Hester Prynne at the pillory with daughter Pearl, an engraved illustration from an 1878 edition of The Scarlet Letter and was engraved by A. V. S. Anthony.

Can a book change a life?

Our 10th grade English class was deep into The Scarlet Letter, a classic by Nathanial Hawthorne. I was mesmerized, not only by the writing and the story, but also by its symbolism. Hester Prynne carried her shame on her chest every day, the bright red letter A, which identified her as an adulterer. She stood at the pillory having to hold her beloved daughter Pearl in her arms, with her shame emblazoned on her chest for all to see.

Awake To Symbolism
My teacher, Mrs. Frances Clute, and her husband John were friends of my parents and she knew me well.

One day, after class, Mrs. Clute asked me to stay a little longer. As the rest of my classmates dashed out the door for Mr. Kennedy’s world history class, she pulled out a small book from one of her desk drawers.

“This is Catcher in the Rye, Marilyn,” Mrs. Clute told me. “I know how much you love The Scarlet Letter. This is also a book that deals with symbolism. I am giving it to you with your promise not to share it with any of your classmates.”

I was grateful for her trust. Even if I knew nothing about J. D. Salinger’s 1951 classic, I knew she trusted me and saw in me the enthusiasm and the intelligence to handle its content and meaning.

I probably read it all that night, the whole story of Holden Caulfield, his depression, his flight from his private school, and his trip to New York. I read how he wanted to save his sister Phoebe from any dangers that she would experience. I “got” the meaning of the “catcher in the rye,” the person who wanted to always protect those whom he loved.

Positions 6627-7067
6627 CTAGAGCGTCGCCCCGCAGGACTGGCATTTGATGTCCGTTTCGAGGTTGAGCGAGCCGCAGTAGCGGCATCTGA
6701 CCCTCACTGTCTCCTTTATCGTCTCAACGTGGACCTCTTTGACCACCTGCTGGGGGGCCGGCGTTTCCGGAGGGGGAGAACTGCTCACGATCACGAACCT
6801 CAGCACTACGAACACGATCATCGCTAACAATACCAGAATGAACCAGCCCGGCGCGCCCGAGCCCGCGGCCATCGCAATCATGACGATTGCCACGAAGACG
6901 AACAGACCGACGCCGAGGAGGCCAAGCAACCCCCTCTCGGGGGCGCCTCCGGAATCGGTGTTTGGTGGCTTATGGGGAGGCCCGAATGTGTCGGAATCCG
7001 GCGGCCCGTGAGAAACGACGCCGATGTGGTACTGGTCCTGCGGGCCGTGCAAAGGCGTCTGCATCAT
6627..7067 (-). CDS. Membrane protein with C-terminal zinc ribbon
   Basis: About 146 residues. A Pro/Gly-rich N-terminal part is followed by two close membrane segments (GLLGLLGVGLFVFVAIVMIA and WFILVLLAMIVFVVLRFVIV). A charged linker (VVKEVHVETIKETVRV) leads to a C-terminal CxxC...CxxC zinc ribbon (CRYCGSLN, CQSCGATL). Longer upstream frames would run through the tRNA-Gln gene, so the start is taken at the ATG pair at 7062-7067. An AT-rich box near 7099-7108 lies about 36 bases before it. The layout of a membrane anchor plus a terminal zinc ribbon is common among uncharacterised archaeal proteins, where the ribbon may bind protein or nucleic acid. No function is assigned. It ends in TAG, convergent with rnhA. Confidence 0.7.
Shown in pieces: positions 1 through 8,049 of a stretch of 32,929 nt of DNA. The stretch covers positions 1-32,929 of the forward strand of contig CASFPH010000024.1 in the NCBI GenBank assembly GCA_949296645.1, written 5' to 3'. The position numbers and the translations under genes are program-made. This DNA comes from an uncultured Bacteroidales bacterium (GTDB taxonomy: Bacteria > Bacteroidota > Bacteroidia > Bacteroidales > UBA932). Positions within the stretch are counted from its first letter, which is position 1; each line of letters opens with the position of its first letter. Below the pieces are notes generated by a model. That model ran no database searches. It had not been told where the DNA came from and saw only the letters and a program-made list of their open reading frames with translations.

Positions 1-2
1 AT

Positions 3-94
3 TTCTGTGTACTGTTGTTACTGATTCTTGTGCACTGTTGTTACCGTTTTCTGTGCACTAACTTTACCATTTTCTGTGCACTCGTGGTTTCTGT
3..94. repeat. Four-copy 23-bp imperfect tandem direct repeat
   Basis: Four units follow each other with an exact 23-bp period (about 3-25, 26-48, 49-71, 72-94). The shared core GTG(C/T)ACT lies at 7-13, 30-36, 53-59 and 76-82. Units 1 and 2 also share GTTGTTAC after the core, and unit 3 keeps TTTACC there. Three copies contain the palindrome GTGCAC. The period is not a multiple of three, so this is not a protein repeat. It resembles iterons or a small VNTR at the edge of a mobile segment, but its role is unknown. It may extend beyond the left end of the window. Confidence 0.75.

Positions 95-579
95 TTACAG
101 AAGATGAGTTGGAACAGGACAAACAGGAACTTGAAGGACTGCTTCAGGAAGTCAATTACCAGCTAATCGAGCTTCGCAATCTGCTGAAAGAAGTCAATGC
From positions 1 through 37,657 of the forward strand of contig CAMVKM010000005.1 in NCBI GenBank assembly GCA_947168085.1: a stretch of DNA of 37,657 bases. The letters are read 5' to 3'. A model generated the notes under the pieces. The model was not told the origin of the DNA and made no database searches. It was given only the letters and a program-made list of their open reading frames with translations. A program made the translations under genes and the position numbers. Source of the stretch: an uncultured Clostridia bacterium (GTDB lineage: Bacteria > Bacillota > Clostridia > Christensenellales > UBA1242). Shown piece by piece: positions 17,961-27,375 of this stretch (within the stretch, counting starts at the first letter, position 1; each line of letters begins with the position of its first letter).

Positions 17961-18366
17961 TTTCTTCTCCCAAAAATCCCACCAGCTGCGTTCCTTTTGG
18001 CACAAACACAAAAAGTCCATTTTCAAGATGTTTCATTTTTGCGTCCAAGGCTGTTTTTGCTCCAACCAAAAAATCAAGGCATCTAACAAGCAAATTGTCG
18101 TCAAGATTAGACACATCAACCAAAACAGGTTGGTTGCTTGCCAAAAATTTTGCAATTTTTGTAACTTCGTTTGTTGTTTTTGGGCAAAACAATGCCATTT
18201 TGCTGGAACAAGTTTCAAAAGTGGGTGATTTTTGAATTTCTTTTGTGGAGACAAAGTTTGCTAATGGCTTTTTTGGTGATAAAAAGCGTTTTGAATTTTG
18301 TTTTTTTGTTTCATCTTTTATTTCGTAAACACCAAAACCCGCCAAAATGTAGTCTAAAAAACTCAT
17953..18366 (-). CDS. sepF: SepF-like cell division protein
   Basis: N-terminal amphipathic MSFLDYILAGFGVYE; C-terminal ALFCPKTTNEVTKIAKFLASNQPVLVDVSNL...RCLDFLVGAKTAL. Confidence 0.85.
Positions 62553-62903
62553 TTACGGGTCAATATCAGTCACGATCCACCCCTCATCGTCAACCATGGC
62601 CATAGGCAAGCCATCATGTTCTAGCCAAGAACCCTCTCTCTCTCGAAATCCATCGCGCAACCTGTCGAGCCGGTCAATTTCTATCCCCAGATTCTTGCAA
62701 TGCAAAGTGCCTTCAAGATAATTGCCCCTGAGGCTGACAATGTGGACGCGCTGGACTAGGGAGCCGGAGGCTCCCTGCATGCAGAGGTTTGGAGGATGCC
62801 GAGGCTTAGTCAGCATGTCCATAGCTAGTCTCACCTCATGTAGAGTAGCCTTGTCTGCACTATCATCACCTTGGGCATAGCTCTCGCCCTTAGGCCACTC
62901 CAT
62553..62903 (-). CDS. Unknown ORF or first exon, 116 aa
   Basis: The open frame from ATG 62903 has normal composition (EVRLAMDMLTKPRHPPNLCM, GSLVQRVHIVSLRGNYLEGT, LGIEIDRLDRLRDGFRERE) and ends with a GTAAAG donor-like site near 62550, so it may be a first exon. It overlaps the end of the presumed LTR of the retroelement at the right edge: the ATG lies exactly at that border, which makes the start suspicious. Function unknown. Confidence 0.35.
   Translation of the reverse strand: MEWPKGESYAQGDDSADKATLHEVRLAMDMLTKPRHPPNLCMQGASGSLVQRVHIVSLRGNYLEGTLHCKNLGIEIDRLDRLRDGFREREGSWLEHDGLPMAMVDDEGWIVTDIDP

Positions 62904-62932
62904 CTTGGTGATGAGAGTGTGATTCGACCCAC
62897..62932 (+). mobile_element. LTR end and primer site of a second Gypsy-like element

Behind The Words
I also saw why Mrs. Clute had been furtive in her gift. The book had language that was certainly not in books usually selected by Keeseville Central School. I don’t remember if it contained the “F” word, but it had other language and actions that were certainly not broadcast in our small upstate New York town. What made it great was the symbolism, the depth of the story behind the words.

I had already decided that I would be a teacher. After reading Salinger’s classic, however, I knew that I wanted to be an English teacher. I would spend my college years reading other classics, and then I would go on to teach others to love literature as much as I did.  I followed that dream.

About A Whale?
Looking back, I realize how shallow my understanding and appreciation of great literature was in college. There are classics that I read and hated, Moby Dick is probably the most memorable. (I had to read it in one week. It was about a whale.)

In my first teaching job, I was assigned to share Brave New World, 1984, and Night with juniors and seniors in our school in a small town near Albany. I realized that not only did they not understand the books’ meanings, but most of them couldn’t even read. I had been a last minute replacement for a man who decided in June to pursue his doctorate, and all the students had signed up to be in “The Cool Class” with the “Cool Teacher.” I was not the “Cool Teacher.”

Revisiting Old Friends
In the years that followed, I have tried and failed to read other classics, including Les Miserables, Anna Karenina, War and Peace, and One Hundred Years of Solitude. I have missed the depth in so many books.

As I have every year, I have those four books on my “To Read” list. I probably will never get to them, preferring the New York Times best sellers and ones recommended by my bookish friends. But maybe, in honor of Mrs. Clute, I will take my copies of Catcher in the Rye and The Scarlet Letter down from my shelf. I will revisit my friendship with Holden Caulfield and Hester Prynne.

And, even though I know I have still a great deal to learn about literature and symbolism and the classics, I will accept that Mrs. Clute recognized that I had that spark in me. And for that I will be forever grateful.

Marilyn Shapiro, formerly of Clifton Park, is now a resident of Kissimmee, Fla. A second compilation of her articles printed in The Jewish World has been published. Tikkun Olam now joins There Goes My Heart. Shapiro’s blog is theregoesmyheart.me.